How to Make Concrete Float

It was the moment of reckoning. In its very first year of existence, the Civil Engineering program from UVU had entered the Concrete Canoe Competition at the University of Colorado Boulder. After hundreds of hours of work designing a canoe, creating a mold, researching the best materials to use, constructing it, and carefully packaging it for transport, they were ready to go.

the civil engineering students pose with their concrete canoe, "the crackin'"

They were the first team in the water — and they were terrified. The team submerged the canoe as instructed and held their breath. If it sank to the bottom of the lake, they would be responsible for retrieving it. Then, buoyed by foam in the concrete end caps, the canoe popped back to the surface.

The team’s spirits rose with it. “We were euphoric,” says Julie Hansen, one of eight students on the team competing at the Rocky Mountain Regional Conference of the American Society of Civil Engineering. Associate Professor of Civil Engineering Amanda Bordelon led the students, who had begun working on the canoe the previous fall. For such a small group, it was a lot of work. “Everything took at least 50 hours longer than we had originally anticipated,” says Julie, the only woman in the program at the time (although two more entered this year).

Competing among 11 canoes (the twelfth canoe — Utah State’s —broke in transit to the conference), UVU won the two-person slalom and took second in the four-person sprint. It was an auspicious beginning for UVU’s fledgling program, and the other teams were impressed and supportive.

With Utah’s growing population, the demand for more infrastructure is constant, and that requires more engineers. In fall 2018 UVU added programs in civil, electrical, and mechanical engineering to help meet this need. Engineering is a tough program with an enormous amount of homework, but the civil engineering students’ success at the Concrete Canoe Competition indicates that the program is already holding its own against the competition.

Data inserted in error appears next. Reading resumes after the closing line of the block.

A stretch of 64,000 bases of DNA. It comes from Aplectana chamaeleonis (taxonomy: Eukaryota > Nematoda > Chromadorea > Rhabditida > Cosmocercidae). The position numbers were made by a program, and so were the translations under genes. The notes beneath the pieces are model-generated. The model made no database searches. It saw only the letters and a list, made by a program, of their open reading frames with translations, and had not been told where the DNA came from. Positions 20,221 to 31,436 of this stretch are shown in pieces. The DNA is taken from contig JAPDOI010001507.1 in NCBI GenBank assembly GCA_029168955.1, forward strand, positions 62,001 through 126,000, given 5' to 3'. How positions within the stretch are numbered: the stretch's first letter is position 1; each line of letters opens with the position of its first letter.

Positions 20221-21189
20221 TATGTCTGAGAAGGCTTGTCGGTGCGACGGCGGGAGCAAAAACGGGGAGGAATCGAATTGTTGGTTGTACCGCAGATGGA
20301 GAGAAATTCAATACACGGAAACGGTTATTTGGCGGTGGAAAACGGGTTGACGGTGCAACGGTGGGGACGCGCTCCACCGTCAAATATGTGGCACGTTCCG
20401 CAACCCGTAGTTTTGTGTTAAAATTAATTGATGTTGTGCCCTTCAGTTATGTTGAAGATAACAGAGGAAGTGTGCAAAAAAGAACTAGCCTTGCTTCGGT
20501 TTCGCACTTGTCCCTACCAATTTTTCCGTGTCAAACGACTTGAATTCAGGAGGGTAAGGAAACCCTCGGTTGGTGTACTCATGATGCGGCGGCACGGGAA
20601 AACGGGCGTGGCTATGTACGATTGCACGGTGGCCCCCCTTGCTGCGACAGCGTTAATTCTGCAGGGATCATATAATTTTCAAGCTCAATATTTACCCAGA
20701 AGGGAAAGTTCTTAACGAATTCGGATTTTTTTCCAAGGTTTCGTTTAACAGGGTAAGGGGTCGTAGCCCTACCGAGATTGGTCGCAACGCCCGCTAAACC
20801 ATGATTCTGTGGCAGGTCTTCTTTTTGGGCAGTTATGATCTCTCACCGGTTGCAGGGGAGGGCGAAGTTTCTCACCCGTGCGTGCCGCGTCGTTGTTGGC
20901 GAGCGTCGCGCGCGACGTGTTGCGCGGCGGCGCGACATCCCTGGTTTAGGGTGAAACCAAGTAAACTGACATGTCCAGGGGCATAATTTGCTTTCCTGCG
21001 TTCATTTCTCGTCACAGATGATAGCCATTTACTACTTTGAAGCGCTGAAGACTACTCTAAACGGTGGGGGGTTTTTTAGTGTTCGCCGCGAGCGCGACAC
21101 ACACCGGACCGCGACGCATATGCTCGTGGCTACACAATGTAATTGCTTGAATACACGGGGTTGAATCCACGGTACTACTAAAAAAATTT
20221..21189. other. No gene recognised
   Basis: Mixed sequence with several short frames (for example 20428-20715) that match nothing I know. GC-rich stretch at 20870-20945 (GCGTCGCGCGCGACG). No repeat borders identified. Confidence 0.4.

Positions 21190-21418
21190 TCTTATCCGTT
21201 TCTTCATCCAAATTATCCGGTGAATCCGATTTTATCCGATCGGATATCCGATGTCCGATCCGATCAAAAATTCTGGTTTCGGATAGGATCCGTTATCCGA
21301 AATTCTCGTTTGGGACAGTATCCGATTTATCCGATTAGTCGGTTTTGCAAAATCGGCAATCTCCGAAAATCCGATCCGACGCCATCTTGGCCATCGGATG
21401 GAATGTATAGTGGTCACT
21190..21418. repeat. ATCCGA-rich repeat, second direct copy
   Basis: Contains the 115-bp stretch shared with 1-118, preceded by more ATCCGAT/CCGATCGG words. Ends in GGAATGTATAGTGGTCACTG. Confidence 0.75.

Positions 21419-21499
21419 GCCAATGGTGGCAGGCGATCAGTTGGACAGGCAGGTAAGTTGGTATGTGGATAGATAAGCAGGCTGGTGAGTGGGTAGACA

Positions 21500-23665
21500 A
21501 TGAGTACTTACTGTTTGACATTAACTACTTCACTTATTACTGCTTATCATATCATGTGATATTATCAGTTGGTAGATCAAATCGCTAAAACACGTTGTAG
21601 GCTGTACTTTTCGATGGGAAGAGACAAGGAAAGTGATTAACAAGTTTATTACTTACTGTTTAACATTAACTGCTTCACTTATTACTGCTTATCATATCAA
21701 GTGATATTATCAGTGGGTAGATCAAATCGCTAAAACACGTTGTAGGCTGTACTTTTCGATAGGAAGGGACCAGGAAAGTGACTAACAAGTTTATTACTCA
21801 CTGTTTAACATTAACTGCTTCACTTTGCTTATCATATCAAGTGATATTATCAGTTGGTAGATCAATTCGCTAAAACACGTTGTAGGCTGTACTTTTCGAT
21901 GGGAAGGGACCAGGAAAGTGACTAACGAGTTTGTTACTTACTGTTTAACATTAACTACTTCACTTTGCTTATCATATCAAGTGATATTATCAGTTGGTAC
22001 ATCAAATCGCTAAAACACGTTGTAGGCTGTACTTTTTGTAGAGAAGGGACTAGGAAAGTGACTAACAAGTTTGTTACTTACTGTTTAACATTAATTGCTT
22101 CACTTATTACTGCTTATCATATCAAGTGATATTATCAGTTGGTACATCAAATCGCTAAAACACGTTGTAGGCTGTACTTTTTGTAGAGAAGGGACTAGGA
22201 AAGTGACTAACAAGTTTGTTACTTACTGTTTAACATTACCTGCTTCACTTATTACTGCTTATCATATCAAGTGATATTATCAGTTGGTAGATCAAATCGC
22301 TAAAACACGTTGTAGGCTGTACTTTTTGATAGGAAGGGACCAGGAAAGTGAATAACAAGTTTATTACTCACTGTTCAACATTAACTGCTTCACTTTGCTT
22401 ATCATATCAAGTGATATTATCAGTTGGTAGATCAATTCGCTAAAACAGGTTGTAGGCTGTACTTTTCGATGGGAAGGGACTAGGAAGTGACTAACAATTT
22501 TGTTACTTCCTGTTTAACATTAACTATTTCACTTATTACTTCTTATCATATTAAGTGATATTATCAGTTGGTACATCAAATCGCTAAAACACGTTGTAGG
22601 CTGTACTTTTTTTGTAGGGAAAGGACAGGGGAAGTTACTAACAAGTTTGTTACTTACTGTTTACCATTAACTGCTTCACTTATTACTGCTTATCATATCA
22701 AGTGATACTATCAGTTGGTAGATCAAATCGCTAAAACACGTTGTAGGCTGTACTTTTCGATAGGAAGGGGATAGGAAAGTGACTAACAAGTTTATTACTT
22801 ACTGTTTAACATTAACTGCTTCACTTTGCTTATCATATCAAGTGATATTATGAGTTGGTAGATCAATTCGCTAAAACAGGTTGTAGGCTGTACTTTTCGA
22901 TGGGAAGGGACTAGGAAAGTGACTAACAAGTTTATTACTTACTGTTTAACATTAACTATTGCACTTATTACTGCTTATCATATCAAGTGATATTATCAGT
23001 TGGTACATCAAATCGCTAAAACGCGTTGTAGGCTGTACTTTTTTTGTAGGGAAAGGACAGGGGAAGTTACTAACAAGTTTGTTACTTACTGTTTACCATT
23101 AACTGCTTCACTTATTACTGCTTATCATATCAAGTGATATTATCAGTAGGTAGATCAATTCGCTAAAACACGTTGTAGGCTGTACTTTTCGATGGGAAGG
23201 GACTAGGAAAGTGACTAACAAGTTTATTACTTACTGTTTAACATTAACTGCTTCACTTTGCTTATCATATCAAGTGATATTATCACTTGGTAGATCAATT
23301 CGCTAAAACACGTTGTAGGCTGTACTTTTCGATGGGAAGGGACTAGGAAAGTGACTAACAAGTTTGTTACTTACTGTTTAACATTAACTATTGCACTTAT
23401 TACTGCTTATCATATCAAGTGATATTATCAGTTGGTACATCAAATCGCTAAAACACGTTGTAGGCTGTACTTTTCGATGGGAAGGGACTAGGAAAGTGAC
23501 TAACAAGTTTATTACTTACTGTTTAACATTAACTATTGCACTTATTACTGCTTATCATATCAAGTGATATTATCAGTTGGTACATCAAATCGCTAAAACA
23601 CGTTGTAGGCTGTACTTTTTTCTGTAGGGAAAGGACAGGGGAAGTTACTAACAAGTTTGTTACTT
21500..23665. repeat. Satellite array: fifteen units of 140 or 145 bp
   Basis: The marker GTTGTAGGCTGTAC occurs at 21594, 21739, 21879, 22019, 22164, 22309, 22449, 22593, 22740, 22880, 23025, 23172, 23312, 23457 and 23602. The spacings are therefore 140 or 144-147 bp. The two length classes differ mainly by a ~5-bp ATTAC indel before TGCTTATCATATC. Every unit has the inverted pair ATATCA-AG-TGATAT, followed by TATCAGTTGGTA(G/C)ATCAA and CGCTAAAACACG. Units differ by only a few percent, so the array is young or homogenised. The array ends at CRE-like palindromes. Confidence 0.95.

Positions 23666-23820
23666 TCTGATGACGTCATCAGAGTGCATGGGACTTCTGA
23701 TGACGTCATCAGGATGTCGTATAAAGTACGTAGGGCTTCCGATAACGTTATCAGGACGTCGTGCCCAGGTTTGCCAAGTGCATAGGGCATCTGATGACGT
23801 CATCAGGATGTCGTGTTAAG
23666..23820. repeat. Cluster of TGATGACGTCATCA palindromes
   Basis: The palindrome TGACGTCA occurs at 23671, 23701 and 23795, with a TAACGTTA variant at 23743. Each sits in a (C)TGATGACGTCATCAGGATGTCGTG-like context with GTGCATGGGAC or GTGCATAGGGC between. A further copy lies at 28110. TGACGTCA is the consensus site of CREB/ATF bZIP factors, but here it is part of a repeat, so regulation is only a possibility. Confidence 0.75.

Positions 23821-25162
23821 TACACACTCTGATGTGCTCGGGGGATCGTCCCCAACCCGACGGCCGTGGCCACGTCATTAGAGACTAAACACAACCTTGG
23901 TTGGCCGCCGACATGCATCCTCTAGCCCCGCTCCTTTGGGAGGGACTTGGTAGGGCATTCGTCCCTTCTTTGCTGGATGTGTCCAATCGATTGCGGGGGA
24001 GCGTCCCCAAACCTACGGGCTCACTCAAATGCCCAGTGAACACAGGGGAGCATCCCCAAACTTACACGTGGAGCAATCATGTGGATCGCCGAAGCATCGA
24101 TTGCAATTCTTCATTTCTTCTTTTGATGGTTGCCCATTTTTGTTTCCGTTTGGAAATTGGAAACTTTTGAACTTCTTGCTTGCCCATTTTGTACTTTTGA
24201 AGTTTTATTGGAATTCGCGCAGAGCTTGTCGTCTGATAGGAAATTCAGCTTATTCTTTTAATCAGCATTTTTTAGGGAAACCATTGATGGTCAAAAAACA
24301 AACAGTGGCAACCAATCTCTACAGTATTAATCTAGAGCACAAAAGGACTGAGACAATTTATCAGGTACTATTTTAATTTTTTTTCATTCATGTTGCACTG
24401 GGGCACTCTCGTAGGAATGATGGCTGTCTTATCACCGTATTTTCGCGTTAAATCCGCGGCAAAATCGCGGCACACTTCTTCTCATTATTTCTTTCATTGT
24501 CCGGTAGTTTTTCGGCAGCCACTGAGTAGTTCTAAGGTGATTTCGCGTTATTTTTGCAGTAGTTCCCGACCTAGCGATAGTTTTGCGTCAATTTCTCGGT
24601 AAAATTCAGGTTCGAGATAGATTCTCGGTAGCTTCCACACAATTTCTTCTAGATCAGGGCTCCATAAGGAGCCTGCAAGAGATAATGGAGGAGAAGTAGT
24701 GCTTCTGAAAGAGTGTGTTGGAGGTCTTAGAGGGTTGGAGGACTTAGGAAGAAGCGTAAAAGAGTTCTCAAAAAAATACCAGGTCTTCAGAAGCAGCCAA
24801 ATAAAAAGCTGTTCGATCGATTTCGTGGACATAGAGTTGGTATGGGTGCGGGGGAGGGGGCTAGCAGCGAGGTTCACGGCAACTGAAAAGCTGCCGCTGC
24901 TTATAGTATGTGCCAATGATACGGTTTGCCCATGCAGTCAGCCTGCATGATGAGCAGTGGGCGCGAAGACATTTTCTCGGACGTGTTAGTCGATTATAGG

shirt on display, featuring the logo for "the crackin"

Julie hadn’t originally planned to major in engineering. She started out in the UVU Music program. She still loves music and art, but wanting a more lucrative and stable career, she considered other options. “I loved doing puzzles and figuring things out. I also liked math. That sounded like engineering, and that makes money,” she explains. She finds the work rewarding and says, “I get to work with some of the hardest working and delightsome people you’ll ever meet.” She also gets to use her creativity and hopes one day to design reservoirs and riverways. Even as a student she’s working on water management at Jacobs, a worldwide engineering company.

Although she considered other universities, Julie chose UVU because it offered her the merit-based Exemplary Residential Scholarship. That made UVU a better deal financially than other programs. Caring professors who put students ahead of their own research also played into her decision. But she never guessed it would lead to racing a concrete canoe.